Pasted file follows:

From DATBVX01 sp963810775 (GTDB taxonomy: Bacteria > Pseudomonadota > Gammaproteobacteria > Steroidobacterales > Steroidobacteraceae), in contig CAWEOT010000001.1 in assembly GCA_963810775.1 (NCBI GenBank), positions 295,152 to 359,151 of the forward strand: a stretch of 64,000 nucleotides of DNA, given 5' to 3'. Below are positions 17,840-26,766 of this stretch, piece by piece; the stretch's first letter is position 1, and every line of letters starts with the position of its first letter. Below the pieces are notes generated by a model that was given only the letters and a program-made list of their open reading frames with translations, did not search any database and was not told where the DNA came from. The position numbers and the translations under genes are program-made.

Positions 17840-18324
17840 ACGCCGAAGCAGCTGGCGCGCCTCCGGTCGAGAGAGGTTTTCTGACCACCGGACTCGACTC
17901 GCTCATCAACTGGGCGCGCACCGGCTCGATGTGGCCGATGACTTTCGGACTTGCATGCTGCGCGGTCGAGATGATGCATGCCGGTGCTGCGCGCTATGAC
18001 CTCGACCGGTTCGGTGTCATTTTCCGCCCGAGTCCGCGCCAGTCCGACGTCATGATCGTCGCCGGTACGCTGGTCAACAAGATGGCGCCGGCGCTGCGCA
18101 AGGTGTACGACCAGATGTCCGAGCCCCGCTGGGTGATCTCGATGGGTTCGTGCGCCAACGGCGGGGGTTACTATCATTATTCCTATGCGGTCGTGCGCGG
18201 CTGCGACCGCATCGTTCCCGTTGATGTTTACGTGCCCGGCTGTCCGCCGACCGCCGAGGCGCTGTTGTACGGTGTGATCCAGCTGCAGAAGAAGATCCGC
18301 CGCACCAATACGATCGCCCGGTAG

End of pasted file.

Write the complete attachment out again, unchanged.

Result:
From DATBVX01 sp963810775 (GTDB taxonomy: Bacteria > Pseudomonadota > Gammaproteobacteria > Steroidobacterales > Steroidobacteraceae), in contig CAWEOT010000001.1 in assembly GCA_963810775.1 (NCBI GenBank), positions 295,152 to 359,151 of the forward strand: a stretch of 64,000 nucleotides of DNA, given 5' to 3'. Below are positions 17,840-26,766 of this stretch, piece by piece; the stretch's first letter is position 1, and every line of letters starts with the position of its first letter. Below the pieces are notes generated by a model that was given only the letters and a program-made list of their open reading frames with translations, did not search any database and was not told where the DNA came from. The position numbers and the translations under genes are program-made.

Positions 17840-18324
17840 ACGCCGAAGCAGCTGGCGCGCCTCCGGTCGAGAGAGGTTTTCTGACCACCGGACTCGACTC
17901 GCTCATCAACTGGGCGCGCACCGGCTCGATGTGGCCGATGACTTTCGGACTTGCATGCTGCGCGGTCGAGATGATGCATGCCGGTGCTGCGCGCTATGAC
18001 CTCGACCGGTTCGGTGTCATTTTCCGCCCGAGTCCGCGCCAGTCCGACGTCATGATCGTCGCCGGTACGCTGGTCAACAAGATGGCGCCGGCGCTGCGCA
18101 AGGTGTACGACCAGATGTCCGAGCCCCGCTGGGTGATCTCGATGGGTTCGTGCGCCAACGGCGGGGGTTACTATCATTATTCCTATGCGGTCGTGCGCGG
18201 CTGCGACCGCATCGTTCCCGTTGATGTTTACGTGCCCGGCTGTCCGCCGACCGCCGAGGCGCTGTTGTACGGTGTGATCCAGCTGCAGAAGAAGATCCGC
18301 CGCACCAATACGATCGCCCGGTAG